Not everyone was against third-party leads. Fedele has purchased third-party leads before. For about six months, his operation spent approximately $6,000 per month on them. “We had some success,” he reported, “although it was very time-consuming.” When Parker Toyota cut its advertising budget, Fedele decided their advertising dollars would be better spent elsewhere.

Carmichael  stated that traditional direct mail – purchasing addresses within a specific zip code for bulk mailings – is not very effective for BHPH. Traditional BHPH customers, he explained, tend to be a little more transient than most people and change jobs frequently. The closing rate from most direct mail efforts of that kind is two percent. However, he said, he is seeing a great deal of interest among BHPH dealers in using direct mail for more targeted campaigns. That can include something as simple as targeting past customers with a low or zero balance to garner repeat business, or dealers can look for new customers by targeting people with recent bankruptcies or repossessions and low credit scores.

Long agreed mail campaigns for recent bankruptcies and repossessions could work very well for BHPH dealers. “It’s much easier, because they have a very narrow, very targeted audience,” he said. “They can define their market easily.”

Dubois has seen mixed results with direct mail. “I’ve worked with some marketing companies that can really drill it down to a specific audience, and that’s probably the best advantage of direct mail.” He still favors targeted direct mail over purchasing conventional third-party leads. “The leads that typically come in from lead-generating sources are, in my experience … looking for a specific car,” he stated. “There are lists, like recent bankruptcies, that may be worth pursuing because it’s a little bit more specific and little bit more targeted, but to just say, ‘Send me leads for customers that are looking for cars,’ is just a waste of time [for BHPH dealers].”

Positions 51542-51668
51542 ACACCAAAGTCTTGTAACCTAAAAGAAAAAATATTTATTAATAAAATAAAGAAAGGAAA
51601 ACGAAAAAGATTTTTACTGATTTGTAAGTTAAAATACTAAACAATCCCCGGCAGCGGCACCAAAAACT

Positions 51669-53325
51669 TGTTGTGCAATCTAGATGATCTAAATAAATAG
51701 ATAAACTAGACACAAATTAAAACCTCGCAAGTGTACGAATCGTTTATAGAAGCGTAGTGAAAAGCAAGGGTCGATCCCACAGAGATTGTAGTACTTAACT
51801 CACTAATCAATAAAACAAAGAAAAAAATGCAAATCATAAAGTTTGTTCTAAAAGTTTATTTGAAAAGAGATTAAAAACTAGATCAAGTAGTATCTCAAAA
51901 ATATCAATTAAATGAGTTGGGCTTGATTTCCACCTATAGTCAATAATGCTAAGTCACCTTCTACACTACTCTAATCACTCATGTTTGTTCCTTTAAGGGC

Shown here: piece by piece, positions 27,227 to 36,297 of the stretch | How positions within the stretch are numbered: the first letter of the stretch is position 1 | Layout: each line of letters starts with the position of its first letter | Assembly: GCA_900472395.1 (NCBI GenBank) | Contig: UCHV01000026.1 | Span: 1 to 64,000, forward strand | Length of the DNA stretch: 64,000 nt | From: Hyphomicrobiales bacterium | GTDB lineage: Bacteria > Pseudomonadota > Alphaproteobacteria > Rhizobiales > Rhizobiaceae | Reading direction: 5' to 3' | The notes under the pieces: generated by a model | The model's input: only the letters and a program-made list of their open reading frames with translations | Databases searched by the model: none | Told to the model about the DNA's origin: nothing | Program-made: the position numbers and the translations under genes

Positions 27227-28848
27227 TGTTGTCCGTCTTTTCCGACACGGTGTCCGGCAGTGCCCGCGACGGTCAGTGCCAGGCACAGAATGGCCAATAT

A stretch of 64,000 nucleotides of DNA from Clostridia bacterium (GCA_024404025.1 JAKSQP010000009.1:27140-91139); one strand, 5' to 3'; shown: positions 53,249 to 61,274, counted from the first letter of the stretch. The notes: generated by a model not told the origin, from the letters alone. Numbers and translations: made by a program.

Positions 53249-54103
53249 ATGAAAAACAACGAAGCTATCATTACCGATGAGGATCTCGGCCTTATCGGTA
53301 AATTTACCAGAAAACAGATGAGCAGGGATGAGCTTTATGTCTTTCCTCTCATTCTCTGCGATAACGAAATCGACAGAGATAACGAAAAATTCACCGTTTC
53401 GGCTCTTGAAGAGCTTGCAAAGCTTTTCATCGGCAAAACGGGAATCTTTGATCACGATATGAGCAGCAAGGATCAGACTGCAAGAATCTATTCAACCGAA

Do-It-Yourself: Referrals, Bird Dogs and Community Involvement
According to Carmichael, BHPH dealers tend to rely more on referrals than traditional retail dealers. He emphasized  the importance of mining a dealer’s own database and reaching out to existing customers to encourage repeat business and ask for referral business. He added that most BHPH dealers he knows pay their customers at least $100 for referrals.

Long agreed that the best advertising for BHPH is word of mouth and referrals. “Birds of a feather flock together,” he pointed out, “so make sure that you’re letting your customers know, ‘Hey, we can help your friends and neighbors.’” He also said he knows of many BHPH stores that pay spiffs to managers and salespeople at regular retail stores. “Every day there’s people going into those stores that they can’t help; they might as well send them someplace that’s going to pay a little spiff. That’s smart guerilla marketing for a BHPH store,” he said.

“Especially in this market,” Dubois added, “I think it makes good sense for the manager and the operators of a buy here pay here dealership to get around to the other independent dealers and the new car dealers that are really struggling to get their customers’ credit bought … you provide them with a referral fee, or a bird dog, to send the customers that have been declined credit at their store to your buy here pay here dealership.”

However, dealers should exercise some caution before instituting a paid referral program. Long pointed out, it’s not legal in all states, and in some cases the dealership could be opening itself up to liability issues, so dealers need to make sure they know the statues and regulations in their state. But, he added, “If you can [legally] pay a bird dog, by all means, pay a bird dog.”

Daughtry has seen success in garnering referrals both from customers and other dealerships. “We have an aggressive referral program,” he said; his dealership pays customers $50 per referral and $100 to anyone at another dealership who refers a customer. Daughtry works his existing customer base from multiple angles. Every customer they sell is required to provide a list of references as part of the verification process. Each person on that list is notified by letter that their name was given as a reference; the letter also lets them know Best Ride is there if they have any vehicle needs or know someone who does. Existing customers who make payments by phone are mailed receipts, and with that receipt the dealership includes a reminder about the program. “You’re searching for good bird dogs,” said Daughtry. “There are those people that are good at that. You’ve just got to figure out which ones they are and then you work on them.”

Every year, Daughtry’s  dealership hosts a Halloween party with a costume contest and prizes for kids 10 and under. He said he used “McDonald’s thinking;” if he can make the kids want to attend, the parents will most likely bring them. “The place just packs up,” he said, “because there’s some free money, because it’s a fun thing to do, and they’re not having to come buy a car or look at a car.”